“Race relations among packinghouse workers were advanced by a surprising happenstance. To accommodate Polish-American workers, some union meetings were conducted in Polish. A popular speaker at these meetings was John Hackett, an African-American hog butcher who spoke fluent Polish. He learned the language during World War I, as a prisoner of war. The American Army was segregated. The captured white American officers objected to Hackett’s presence among them, so the Germans sent him to a camp with Polish prisoners. It was language immersion and Hackett learned well.”

But he also talks about Jane’s work as a community organizer, along with several other Communist women. These were the efforts that led to the development of the Back of the Yards Neighborhood Council. Alinsky rode in on this, claiming a lot, but Richard shows that his success was based on the women’s work. Somehow, the anti-Communist Alinsky never gave much credit to his mentors.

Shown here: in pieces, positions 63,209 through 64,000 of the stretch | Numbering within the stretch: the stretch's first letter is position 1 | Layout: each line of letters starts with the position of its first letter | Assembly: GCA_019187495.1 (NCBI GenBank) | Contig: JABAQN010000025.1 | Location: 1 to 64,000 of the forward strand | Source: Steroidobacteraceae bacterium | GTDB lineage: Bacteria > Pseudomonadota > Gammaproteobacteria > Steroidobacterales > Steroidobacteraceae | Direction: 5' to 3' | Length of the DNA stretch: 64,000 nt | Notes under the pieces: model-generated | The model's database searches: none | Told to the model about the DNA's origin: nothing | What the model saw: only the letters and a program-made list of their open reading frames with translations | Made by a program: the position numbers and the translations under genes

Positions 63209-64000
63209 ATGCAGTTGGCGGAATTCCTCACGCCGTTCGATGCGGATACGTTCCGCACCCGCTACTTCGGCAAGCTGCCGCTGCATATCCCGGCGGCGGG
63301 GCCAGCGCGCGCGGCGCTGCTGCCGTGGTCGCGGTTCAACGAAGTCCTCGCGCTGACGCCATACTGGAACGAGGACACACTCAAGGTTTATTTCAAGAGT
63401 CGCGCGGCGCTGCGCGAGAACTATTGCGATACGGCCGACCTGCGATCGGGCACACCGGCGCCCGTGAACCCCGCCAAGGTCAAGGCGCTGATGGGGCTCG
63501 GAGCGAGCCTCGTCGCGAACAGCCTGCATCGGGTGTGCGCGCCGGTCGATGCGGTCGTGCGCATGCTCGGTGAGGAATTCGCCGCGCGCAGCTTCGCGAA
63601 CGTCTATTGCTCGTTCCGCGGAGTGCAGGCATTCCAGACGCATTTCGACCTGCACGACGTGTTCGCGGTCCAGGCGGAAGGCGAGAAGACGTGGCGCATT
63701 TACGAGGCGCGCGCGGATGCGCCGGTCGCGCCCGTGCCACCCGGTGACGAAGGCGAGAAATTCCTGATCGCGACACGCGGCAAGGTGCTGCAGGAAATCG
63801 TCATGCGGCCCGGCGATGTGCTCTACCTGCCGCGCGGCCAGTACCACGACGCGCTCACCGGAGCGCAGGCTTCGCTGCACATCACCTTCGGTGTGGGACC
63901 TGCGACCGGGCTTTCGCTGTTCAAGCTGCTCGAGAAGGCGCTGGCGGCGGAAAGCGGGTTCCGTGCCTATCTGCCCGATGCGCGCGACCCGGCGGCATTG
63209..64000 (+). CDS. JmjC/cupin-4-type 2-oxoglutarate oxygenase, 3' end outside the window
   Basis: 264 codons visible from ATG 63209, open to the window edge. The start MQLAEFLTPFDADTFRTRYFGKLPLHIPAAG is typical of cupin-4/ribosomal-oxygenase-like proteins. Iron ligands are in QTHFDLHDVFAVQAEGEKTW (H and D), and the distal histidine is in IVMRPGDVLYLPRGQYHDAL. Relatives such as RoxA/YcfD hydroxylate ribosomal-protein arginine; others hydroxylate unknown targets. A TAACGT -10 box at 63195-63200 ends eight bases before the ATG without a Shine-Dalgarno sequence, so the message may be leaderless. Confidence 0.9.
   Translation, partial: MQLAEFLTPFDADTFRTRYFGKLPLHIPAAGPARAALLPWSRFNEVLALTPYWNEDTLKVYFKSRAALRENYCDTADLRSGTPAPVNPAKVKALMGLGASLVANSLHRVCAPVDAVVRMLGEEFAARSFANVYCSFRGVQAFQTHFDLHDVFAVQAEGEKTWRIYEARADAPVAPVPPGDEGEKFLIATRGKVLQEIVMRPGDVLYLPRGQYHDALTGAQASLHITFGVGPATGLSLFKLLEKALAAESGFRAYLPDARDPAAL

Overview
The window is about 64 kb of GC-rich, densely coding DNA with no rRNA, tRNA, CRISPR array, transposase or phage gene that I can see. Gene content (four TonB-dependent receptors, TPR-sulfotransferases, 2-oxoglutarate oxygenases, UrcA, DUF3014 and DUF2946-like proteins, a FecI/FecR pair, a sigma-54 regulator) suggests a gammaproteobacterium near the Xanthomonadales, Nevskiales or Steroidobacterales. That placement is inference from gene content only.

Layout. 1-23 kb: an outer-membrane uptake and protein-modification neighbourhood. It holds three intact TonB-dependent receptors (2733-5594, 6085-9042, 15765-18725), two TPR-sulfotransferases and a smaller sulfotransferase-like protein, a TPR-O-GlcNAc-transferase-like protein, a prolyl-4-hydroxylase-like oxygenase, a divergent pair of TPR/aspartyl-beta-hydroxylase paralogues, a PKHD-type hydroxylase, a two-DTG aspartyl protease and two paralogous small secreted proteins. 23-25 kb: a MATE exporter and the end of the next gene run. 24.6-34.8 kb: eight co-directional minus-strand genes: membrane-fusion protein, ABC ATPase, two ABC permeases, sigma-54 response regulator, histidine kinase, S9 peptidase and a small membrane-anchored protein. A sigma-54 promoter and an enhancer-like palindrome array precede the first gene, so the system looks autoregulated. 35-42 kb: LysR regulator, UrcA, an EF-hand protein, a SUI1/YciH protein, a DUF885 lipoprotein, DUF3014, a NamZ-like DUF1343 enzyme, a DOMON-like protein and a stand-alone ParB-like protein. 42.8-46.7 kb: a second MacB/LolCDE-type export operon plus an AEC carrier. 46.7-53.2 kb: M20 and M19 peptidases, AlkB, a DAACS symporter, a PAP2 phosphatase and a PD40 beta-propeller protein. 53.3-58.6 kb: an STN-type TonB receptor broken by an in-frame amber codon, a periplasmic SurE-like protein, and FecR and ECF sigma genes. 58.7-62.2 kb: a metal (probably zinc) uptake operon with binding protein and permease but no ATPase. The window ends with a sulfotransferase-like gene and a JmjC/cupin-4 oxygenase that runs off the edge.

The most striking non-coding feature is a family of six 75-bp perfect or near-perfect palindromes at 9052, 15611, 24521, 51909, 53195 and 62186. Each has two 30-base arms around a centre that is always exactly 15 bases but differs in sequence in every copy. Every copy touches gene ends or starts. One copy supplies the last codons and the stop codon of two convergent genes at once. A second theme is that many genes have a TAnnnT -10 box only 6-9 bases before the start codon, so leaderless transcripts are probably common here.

Richard also mentions the two assassination attempts against his father, Herb. Seems the Armour Company wasn’t too thrilled with him, so they apparently recruited some mobsters to do Herb in. They barely missed the first time, but wounded him the second.